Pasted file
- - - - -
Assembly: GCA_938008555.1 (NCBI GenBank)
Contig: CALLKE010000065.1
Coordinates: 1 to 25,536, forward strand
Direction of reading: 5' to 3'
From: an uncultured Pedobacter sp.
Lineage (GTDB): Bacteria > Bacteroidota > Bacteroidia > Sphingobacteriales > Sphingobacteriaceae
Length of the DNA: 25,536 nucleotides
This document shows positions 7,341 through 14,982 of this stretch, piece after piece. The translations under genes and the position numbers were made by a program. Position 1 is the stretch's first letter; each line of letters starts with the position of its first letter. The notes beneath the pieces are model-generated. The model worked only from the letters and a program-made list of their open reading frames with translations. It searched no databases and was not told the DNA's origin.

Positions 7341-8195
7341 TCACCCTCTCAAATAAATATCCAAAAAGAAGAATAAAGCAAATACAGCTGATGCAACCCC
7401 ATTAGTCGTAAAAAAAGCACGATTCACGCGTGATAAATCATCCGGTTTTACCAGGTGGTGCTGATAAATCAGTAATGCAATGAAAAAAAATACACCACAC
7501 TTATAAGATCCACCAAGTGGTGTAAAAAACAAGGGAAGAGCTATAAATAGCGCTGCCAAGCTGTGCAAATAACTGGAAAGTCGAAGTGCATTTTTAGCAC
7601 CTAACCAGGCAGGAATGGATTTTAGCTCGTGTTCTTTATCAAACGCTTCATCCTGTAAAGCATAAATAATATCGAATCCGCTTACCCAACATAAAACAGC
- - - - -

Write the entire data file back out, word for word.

Assembly: GCA_938008555.1 (NCBI GenBank)
Contig: CALLKE010000065.1
Coordinates: 1 to 25,536, forward strand
Direction of reading: 5' to 3'
From: an uncultured Pedobacter sp.
Lineage (GTDB): Bacteria > Bacteroidota > Bacteroidia > Sphingobacteriales > Sphingobacteriaceae
Length of the DNA: 25,536 nucleotides
This document shows positions 7,341 through 14,982 of this stretch, piece after piece. The translations under genes and the position numbers were made by a program. Position 1 is the stretch's first letter; each line of letters starts with the position of its first letter. The notes beneath the pieces are model-generated. The model worked only from the letters and a program-made list of their open reading frames with translations. It searched no databases and was not told the DNA's origin.

Positions 7341-8195
7341 TCACCCTCTCAAATAAATATCCAAAAAGAAGAATAAAGCAAATACAGCTGATGCAACCCC
7401 ATTAGTCGTAAAAAAAGCACGATTCACGCGTGATAAATCATCCGGTTTTACCAGGTGGTGCTGATAAATCAGTAATGCAATGAAAAAAAATACACCACAC
7501 TTATAAGATCCACCAAGTGGTGTAAAAAACAAGGGAAGAGCTATAAATAGCGCTGCCAAGCTGTGCAAATAACTGGAAAGTCGAAGTGCATTTTTAGCAC
7601 CTAACCAGGCAGGAATGGATTTTAGCTCGTGTTCTTTATCAAACGCTTCATCCTGTAAAGCATAAATAATATCGAATCCGCTTACCCAACATAAAACAGC